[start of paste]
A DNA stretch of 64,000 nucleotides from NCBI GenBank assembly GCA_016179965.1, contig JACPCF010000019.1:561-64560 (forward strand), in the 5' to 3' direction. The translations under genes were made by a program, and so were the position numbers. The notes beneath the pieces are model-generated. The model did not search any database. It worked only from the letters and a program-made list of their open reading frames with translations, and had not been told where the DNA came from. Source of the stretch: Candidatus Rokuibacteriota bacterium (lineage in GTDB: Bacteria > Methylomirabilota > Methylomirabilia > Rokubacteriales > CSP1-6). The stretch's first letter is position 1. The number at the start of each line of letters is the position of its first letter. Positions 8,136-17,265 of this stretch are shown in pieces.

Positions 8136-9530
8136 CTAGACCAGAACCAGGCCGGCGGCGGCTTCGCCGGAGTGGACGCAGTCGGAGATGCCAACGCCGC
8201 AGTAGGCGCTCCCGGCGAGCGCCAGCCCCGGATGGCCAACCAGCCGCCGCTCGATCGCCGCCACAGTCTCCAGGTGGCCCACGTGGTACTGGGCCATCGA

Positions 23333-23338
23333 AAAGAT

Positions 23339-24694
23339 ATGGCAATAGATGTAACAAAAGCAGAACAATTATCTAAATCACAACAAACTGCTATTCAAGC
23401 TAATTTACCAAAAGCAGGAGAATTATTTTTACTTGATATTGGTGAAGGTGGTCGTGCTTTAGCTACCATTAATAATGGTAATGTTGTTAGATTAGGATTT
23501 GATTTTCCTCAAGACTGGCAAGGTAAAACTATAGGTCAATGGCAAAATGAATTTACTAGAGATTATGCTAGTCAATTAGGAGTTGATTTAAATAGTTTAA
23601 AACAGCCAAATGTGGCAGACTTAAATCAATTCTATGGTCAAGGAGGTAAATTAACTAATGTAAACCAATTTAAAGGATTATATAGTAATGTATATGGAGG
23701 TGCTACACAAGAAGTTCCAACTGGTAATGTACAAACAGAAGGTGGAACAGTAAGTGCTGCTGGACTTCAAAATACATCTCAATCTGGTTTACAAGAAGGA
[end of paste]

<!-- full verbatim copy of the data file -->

A DNA stretch of 64,000 nucleotides from NCBI GenBank assembly GCA_016179965.1, contig JACPCF010000019.1:561-64560 (forward strand), in the 5' to 3' direction. The translations under genes were made by a program, and so were the position numbers. The notes beneath the pieces are model-generated. The model did not search any database. It worked only from the letters and a program-made list of their open reading frames with translations, and had not been told where the DNA came from. Source of the stretch: Candidatus Rokuibacteriota bacterium (lineage in GTDB: Bacteria > Methylomirabilota > Methylomirabilia > Rokubacteriales > CSP1-6). The stretch's first letter is position 1. The number at the start of each line of letters is the position of its first letter. Positions 8,136-17,265 of this stretch are shown in pieces.

Positions 8136-9530
8136 CTAGACCAGAACCAGGCCGGCGGCGGCTTCGCCGGAGTGGACGCAGTCGGAGATGCCAACGCCGC
8201 AGTAGGCGCTCCCGGCGAGCGCCAGCCCCGGATGGCCAACCAGCCGCCGCTCGATCGCCGCCACAGTCTCCAGGTGGCCCACGTGGTACTGGGCCATCGA

Positions 23333-23338
23333 AAAGAT

Positions 23339-24694
23339 ATGGCAATAGATGTAACAAAAGCAGAACAATTATCTAAATCACAACAAACTGCTATTCAAGC
23401 TAATTTACCAAAAGCAGGAGAATTATTTTTACTTGATATTGGTGAAGGTGGTCGTGCTTTAGCTACCATTAATAATGGTAATGTTGTTAGATTAGGATTT
23501 GATTTTCCTCAAGACTGGCAAGGTAAAACTATAGGTCAATGGCAAAATGAATTTACTAGAGATTATGCTAGTCAATTAGGAGTTGATTTAAATAGTTTAA
23601 AACAGCCAAATGTGGCAGACTTAAATCAATTCTATGGTCAAGGAGGTAAATTAACTAATGTAAACCAATTTAAAGGATTATATAGTAATGTATATGGAGG
23701 TGCTACACAAGAAGTTCCAACTGGTAATGTACAAACAGAAGGTGGAACAGTAAGTGCTGCTGGACTTCAAAATACATCTCAATCTGGTTTACAAGAAGGA